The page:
conspicuous waste but such expenditure as is incurred on the
ground of an invidious pecuniary comparison. But in order to
bring any given item or element in under this head it is not
necessary that it should be recognized as waste in this sense by
the person incurring the expenditure. It frequently happens that
an element of the standard of living which set out with being
primarily wasteful, ends with becoming, in the apprehension of
the consumer, a necessary of life; and it may in this way become
as indispensable as any other item of the consumer's habitual
expenditure. As items which sometimes fall under this head, and
are therefore available as illustrations of the manner in which
this principle applies, may be cited carpets and tapestries,
silver table service, waiter's services, silk hats, starched
linen, many articles of jewelry and of dress. The
indispensability of these things after the habit and the
convention have been formed, however, has little to say in the
classification of expenditures as waste or not waste in the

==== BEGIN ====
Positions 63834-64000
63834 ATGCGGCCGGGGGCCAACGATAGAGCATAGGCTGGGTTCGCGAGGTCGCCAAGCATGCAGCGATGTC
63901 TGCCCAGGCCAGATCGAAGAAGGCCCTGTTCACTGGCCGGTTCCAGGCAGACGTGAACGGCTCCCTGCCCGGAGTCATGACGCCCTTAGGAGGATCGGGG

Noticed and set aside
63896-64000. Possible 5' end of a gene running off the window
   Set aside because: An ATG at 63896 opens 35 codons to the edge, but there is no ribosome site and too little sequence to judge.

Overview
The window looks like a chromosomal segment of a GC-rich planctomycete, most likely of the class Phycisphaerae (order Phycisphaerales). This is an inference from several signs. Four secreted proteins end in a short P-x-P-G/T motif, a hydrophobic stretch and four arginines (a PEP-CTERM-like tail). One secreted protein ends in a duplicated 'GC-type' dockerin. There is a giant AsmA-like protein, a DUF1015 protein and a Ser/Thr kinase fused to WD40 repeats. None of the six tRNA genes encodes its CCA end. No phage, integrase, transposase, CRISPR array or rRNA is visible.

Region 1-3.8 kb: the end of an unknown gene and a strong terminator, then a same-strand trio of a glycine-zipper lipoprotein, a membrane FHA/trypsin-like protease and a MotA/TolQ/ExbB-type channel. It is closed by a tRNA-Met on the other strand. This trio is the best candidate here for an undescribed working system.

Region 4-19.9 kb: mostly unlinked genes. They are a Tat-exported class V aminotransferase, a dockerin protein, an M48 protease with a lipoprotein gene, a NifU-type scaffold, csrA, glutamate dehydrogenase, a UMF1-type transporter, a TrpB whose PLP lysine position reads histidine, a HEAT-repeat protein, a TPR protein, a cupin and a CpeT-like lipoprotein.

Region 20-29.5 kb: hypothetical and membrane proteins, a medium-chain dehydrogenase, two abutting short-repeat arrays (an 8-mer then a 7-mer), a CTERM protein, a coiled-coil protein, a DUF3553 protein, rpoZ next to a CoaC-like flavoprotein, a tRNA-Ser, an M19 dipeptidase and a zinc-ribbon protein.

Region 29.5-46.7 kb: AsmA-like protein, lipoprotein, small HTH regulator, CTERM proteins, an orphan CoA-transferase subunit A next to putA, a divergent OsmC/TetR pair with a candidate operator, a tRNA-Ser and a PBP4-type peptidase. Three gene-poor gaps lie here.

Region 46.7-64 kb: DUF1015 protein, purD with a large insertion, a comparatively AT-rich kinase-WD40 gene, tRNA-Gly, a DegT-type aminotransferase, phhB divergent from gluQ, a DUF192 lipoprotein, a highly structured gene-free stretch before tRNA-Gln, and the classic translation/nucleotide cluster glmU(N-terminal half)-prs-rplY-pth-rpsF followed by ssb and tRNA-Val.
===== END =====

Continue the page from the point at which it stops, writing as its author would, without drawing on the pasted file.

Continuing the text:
technical meaning of the word. The test to which all expenditure
must be brought in an attempt to decide that point is the
question whether it serves directly to enhance human life on the
whole-whether it furthers the life process taken impersonally.
For this is the basis of award of the instinct of workmanship,
and that instinct is the court of final appeal in any question of
economic truth or adequacy. It is a question as to the award
rendered by a dispassionate common sense. The question is,
therefore, not whether, under the existing circumstances of
individual habit and social custom, a given expenditure conduces
to the particular consumer's gratification or peace of mind; but
whether, aside from acquired tastes and from the canons of usage
and conventional decency, its result is a net gain in comfort or
in the fullness of life. Customary expenditure must be classed
under the head of waste in so far as the custom on which it rests
is traceable to the habit of making an invidious pecuniary
comparison-in so far as it is conceived that it could not have
become customary and prescriptive without the backing of this
principle of pecuniary reputability or relative economic success.
It is obviously not necessary that a given object of
expenditure should be exclusively wasteful in order to come in
under the category of conspicuous waste. An article may be useful
and wasteful both, and its utility to the consumer may be made up